5) “Sustainable changes” does not mean drastic changes–but it can. What is sustainable for me may not be sustainable for you. If you are an all-or-nothing person, drastic change might be a possible to sustain. If you tend to take things on in moderation, drastic changes might not be the way to go. Your best bet is to take one behavior, or at most two behaviors, and commit to them until they become habit. Most of the time, if it isn’t easy or convenient, people will not stick with a behavior. If it’s difficult, find a way to make it easier. What would make these changes easier for you?
As a personal trainer and group exercise instructor as my chosen career path, I spend a lot of time in the gym setting. Some days I am really amped to be there, some days I am not. It does not mean that I’ve chosen the wrong career or that I don’t like exercise and people, it means I am human and experience life’s ups and downs like everyone else. I know the importance of exercise and preach it daily, but some days just do not feel up to the challenge of training/working out. To be quite honest, some days there are only two factors that will get me to the gym for a workout, because a heavy lifting, high-intensity interval, or indoor cycling workout are simply not appealing (this is especially true if I am not feeling like superwoman):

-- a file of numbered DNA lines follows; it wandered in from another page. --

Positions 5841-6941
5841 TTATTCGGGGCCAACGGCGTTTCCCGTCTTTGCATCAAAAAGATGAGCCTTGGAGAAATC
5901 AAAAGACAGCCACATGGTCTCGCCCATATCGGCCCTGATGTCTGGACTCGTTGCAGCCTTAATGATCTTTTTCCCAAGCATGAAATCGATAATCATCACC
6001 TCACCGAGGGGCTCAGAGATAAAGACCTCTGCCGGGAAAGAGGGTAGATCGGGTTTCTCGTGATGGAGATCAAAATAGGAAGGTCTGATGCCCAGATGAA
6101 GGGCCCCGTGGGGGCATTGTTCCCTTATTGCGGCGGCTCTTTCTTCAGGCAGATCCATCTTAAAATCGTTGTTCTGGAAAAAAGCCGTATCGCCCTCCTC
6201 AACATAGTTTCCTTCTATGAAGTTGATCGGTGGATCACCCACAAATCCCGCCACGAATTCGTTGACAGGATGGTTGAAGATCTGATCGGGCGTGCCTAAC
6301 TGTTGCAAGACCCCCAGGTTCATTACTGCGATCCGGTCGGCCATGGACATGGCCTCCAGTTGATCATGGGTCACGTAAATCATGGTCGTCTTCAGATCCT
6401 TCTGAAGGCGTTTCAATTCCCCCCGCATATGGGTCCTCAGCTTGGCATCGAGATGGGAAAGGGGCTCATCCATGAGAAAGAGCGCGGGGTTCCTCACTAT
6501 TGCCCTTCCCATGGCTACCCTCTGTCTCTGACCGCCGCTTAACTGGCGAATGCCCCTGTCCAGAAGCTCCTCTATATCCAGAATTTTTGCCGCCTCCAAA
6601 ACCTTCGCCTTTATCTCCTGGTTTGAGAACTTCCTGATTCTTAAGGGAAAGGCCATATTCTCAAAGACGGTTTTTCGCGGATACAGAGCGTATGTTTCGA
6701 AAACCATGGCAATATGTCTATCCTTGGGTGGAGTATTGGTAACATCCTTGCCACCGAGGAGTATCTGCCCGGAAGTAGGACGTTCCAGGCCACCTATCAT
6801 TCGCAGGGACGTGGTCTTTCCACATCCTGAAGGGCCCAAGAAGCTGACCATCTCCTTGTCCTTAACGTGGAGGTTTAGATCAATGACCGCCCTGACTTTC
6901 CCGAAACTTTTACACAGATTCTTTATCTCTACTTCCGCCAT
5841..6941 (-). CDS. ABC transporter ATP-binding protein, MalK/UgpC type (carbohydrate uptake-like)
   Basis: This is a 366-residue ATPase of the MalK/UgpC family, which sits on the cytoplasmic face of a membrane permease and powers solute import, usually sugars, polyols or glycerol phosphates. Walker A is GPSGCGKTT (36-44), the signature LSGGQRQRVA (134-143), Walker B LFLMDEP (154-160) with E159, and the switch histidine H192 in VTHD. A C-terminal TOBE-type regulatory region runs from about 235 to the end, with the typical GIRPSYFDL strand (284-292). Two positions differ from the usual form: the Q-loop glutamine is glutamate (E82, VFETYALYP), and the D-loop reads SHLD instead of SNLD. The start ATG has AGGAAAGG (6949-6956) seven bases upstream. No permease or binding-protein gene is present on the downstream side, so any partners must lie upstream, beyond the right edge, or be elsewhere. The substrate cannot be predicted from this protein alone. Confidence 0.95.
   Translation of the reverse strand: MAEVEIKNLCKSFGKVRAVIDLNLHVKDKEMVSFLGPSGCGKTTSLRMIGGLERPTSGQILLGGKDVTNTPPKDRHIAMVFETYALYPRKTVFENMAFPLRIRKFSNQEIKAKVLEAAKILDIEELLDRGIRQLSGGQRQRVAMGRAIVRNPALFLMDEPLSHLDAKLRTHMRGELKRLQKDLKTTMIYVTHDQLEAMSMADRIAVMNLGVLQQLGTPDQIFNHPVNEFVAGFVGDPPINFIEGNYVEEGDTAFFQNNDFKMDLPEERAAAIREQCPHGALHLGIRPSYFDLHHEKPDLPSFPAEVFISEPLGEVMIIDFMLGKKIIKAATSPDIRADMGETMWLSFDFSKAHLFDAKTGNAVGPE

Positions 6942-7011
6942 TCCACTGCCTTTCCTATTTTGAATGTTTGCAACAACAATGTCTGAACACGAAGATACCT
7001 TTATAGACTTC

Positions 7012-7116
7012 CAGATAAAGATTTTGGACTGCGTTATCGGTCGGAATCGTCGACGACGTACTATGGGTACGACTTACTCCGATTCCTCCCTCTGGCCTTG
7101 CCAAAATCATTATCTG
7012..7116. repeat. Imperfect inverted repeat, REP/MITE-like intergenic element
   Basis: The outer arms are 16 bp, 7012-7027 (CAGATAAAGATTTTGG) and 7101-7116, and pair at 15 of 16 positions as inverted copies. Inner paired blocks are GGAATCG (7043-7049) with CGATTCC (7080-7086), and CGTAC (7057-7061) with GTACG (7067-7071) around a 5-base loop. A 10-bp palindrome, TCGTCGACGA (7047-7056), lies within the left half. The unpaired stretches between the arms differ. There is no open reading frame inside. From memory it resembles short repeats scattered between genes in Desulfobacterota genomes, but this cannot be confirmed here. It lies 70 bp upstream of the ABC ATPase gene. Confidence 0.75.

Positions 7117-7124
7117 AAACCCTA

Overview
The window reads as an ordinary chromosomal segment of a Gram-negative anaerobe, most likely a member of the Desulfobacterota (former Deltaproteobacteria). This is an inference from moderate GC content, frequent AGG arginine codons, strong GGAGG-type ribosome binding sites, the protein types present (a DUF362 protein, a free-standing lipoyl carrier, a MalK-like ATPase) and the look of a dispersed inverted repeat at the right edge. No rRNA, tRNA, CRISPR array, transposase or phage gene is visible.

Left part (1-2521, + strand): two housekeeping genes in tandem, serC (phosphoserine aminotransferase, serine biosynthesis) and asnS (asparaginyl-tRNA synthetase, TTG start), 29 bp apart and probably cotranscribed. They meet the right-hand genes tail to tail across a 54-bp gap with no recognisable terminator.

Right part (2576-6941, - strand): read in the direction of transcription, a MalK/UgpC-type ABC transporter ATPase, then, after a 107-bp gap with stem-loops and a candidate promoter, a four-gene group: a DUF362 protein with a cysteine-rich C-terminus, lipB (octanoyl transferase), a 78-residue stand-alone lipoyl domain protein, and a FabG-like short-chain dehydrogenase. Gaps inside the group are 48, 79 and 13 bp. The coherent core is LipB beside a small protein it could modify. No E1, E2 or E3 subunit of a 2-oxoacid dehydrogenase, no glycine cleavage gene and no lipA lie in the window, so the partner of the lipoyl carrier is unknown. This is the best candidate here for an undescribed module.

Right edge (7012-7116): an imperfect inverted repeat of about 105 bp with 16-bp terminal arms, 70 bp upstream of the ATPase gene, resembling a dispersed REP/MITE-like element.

1) I am paid to lead group exercise–it is my responsibility to create a beneficial, creative, and challenging workouts for my classes. The fact that I get to do it with them, though I spend the majority of the time keeping an eye on the class as it progresses to ensure that people are doing the exercises properly.  When they are struggling, to offer encouragement or some humor–amazing what that can do for work ethic and attitude.  As an instructor, you have the power of the microphone–you have the power to speak words of life and encouragement: as much as is possible and appropriate, do it.
2) My cycling buddies are there and are some of my favorite people on the planet. I know that I will have to answer for not showing up to Spin.
(I am not advocating taking on teaching fitness classes just so you “have to work out” because the last thing the attendees need is an instructor who is solely focused on her/himself. If that’s why you’re instructing, for the sake of those in attendance, stop. You are there to serve them.)
Review your goals—are you setting yourself up for success? Go through the questions once more for each of the goals you have set for yourself and answer them for each. Develop a clear plan of action for accomplishing your goals—and plan for what you will do if you experience setbacks as well.

I wish you all the best and challenge you to defy the status-quo resolution failure by accomplishing your goals–they happen with each moment-by-moment choice you make. This moment is yours to live–live it well.

*Sarah

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One comment

  1. Mary Freeman · · Reply

    Sarah,

    Didn’t know that you will be moving for a new opportunity! Congratulations. While we haven’t seen each other as much the past few months, I have really appreciated your attitude about life, fitness and health. I wish you the best of luck, and hope to have a chance to see you before you leave the Y!

    Warm Regards,

    Mary